Ha ha!

You certainly never know what movie he'll review next!

Wednesday, 4 September 2013

Burl reviews Poltergeist III! (1988)



Triple boo, it’s Burl! Ha ha, yes, it’s me, here to review a threequel! It’s Poltergeist III, the third and last in the series of ghost-popper movies that began way, way back in the summer of 1982! I saw Poltergeist in the theatre, and then in 1986 I ponied up for Poltergeist II; but by the time the third one came around in 1988, I couldn’t be bothered - until now! Ha ha, it was sort of the same thing with Robocop III, which, like this movie, features the acting of Nancy Allen, and which I'll review for you some day soon!
Ha ha, so where’s JoBeth Williams and the Coach? A.W.O.L., that’s where! Almost nobody who was involved with the first two pictures had a hand in this one, in front of the camera or behind, and even the location is vastly different! Ha ha, no Southwestern suburban dwellings here, but a tall Chicago skyscraper! (Yes, this is another high-rise picture, just like Gremlins 2, Dredd and Enemy Territory!)
It seems that Carol Anne, the little girl of the Freeling family and for some reason the locus of the ghostly interest, has been adopted into her aunt Nancy Allen’s family, which is made up of Allen, her greying spikehair husband Tom “Big Bad Mama” Skerritt, and Skerritt’s daughter Lara Flynn Boyle! No one can say why the Freelings, who several times have risked their lives and souls to save Carol Anne, would so easily give her up to relatives living in a distant city, but that’s the situation we’re faced with in the opening reel of the picture! We also learn that she goes to a special school for special children which is run by the guy who wrote Henry: Portrait of a Serial Killer! Ha ha, what kind of school is that!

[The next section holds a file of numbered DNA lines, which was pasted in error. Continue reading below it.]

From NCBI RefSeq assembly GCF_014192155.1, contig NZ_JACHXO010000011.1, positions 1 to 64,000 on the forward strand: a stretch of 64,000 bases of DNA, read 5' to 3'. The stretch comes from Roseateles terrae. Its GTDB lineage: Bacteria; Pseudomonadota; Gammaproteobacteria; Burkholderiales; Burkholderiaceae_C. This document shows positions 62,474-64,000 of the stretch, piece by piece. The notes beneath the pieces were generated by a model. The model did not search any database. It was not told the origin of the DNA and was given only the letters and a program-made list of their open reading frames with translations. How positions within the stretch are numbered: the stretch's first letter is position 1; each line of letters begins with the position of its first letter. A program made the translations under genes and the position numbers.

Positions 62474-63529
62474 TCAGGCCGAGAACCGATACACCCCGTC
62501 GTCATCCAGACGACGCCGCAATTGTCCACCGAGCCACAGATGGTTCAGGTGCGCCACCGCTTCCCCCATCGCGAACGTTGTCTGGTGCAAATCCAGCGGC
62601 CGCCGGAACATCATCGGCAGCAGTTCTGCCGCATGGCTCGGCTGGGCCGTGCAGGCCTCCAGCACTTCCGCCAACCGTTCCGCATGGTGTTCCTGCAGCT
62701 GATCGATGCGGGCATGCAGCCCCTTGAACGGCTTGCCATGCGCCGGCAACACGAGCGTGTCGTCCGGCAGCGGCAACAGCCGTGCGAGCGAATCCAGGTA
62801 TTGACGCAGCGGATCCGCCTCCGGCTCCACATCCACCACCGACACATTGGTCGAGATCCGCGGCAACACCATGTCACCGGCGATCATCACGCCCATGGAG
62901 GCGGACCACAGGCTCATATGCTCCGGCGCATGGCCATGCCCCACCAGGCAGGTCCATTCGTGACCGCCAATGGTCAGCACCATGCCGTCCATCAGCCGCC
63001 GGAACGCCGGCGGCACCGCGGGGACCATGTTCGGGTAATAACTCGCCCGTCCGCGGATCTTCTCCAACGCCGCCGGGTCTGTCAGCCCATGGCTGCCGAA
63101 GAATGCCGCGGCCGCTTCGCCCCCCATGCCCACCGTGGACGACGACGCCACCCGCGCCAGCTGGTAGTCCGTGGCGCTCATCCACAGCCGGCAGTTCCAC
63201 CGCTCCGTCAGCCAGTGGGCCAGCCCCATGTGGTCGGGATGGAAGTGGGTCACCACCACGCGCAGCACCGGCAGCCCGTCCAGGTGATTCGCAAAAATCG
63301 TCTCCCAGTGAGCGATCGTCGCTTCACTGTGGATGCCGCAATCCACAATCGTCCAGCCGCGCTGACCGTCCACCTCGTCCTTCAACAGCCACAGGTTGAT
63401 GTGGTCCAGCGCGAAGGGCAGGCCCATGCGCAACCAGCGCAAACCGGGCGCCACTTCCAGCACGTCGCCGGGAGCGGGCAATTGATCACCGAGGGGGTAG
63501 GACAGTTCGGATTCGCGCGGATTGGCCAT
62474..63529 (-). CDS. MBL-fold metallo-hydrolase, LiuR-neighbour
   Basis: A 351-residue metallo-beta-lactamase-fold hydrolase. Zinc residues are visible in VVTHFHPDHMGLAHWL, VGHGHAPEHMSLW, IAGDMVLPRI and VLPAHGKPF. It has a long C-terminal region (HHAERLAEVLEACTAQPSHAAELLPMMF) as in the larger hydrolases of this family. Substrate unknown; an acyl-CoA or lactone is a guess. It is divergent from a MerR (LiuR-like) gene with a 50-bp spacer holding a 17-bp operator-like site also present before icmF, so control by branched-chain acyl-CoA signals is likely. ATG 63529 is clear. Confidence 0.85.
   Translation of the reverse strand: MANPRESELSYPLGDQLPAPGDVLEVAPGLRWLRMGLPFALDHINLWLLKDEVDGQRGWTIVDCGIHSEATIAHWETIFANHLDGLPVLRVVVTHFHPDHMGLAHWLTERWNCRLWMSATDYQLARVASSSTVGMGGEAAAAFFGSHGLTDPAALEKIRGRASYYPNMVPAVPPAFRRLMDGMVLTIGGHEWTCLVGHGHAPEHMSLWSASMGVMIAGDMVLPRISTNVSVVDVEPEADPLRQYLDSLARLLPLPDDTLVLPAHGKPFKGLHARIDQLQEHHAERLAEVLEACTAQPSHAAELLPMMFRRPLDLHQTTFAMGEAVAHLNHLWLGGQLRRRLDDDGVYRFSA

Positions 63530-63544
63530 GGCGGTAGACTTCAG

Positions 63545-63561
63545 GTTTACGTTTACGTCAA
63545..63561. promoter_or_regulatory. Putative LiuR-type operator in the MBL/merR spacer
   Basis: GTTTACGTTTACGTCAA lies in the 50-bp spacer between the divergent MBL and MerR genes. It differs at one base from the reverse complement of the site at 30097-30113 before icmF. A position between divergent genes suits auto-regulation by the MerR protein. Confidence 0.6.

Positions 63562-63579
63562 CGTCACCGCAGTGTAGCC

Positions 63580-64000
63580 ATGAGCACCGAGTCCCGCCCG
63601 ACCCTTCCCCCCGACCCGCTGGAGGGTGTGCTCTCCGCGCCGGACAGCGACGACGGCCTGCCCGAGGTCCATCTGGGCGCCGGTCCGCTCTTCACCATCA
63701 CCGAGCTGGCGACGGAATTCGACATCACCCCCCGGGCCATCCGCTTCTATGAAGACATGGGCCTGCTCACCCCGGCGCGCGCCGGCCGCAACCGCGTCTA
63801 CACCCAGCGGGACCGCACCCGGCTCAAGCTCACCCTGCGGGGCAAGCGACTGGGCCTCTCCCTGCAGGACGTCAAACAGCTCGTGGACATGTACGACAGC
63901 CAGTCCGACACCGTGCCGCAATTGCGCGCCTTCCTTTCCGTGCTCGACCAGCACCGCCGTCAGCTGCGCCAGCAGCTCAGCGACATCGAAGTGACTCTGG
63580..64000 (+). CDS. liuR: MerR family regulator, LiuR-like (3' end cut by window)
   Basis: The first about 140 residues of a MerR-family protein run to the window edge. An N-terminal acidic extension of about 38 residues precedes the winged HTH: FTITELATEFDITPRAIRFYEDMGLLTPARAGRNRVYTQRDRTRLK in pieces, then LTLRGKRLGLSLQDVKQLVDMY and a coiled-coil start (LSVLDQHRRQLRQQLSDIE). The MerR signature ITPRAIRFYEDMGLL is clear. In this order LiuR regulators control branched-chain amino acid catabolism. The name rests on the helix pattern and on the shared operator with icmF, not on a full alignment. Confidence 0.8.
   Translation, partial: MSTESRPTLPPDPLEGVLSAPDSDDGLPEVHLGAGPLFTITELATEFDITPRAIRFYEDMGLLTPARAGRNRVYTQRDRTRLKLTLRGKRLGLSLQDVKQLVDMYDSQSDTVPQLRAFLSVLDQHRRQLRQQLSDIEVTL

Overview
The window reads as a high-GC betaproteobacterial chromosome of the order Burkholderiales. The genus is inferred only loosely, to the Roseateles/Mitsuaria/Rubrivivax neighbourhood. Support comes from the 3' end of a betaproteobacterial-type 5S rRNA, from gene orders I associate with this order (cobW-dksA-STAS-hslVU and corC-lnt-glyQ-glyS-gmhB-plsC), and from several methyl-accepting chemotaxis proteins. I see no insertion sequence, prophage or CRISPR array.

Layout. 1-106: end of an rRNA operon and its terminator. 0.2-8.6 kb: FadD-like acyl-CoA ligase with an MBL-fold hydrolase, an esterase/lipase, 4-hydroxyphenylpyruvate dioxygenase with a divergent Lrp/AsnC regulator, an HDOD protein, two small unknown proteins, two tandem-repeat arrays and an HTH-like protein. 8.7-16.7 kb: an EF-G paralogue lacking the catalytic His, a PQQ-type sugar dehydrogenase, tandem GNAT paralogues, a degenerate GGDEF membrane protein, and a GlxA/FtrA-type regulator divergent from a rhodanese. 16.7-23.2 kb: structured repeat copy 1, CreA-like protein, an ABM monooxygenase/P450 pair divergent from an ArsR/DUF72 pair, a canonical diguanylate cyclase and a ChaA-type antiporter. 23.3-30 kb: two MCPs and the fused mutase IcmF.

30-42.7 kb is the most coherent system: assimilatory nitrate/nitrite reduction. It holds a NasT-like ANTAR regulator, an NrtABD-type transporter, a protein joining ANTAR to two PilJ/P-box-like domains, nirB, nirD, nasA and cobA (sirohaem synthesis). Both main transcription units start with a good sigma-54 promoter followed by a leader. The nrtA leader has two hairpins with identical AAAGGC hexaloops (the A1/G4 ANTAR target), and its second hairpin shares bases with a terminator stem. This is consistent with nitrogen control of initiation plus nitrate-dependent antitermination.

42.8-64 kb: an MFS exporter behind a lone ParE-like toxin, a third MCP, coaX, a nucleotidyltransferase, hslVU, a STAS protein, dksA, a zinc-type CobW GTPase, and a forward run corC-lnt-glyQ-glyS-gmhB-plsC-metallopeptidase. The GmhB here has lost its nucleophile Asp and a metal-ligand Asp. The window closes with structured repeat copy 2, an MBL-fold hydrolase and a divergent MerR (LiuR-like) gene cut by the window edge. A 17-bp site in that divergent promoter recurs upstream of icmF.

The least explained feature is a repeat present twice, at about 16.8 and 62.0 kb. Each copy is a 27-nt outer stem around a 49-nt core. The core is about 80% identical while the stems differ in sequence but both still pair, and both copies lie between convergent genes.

Pretty soon there are some appearances from that spooky reverend who was in the second picture! He’s not very scary here though, and the actor who plays him does okay, but he's no Julian Beck! It may not be his fault that he isn't scary, because nothing else in the picture is scary either! The building is getting very cold, which I suppose might be scary if you lived there, ha ha, and weird things are happening in the mirrors! The mirror trickery isn’t scary, but it certainly is quite ingenious!
Ha ha, and it’s here I should mention that another big difference with this movie is that it has none of the ghostly optical tendrils or cloud-tank thunderheads of the first two! All the trick effects here were done in camera, which mostly means they cranked up the old fog machines! You might think that would somehow help make the movie a more relatable, realistic experience, but actually it makes the thing seem like a high school play! The mirror effects are pretty neat, as I said, and the trick makeup is funny! Ha ha, there’s nothing as gruesome as the torn-off face in the first picture, but there is a scene where that little midget lady becomes a desiccated husk, then she busts open and Lara Flynn Boyle comes crawling out covered in cornflakes! Ha ha, gross!

It was one of those troubled productions, I hear, and not only because the little girl very sadly passed away just before the picture wrapped! There was all sorts of confusion, new endings were reportedly shot, and the end result is kind of bland and silly, with terrible dialogue and mostly indifferent acting, especially from Nancy Allen! It’s too bad, because the potential was there – the director, Gary Sherman, did a couple of horror pictures I quite admire: Raw Meat and Dead & Buried! But whatever he brought to those fine efforts, he left at home for this one! I’m going to give Poltergeist III one single hagface!

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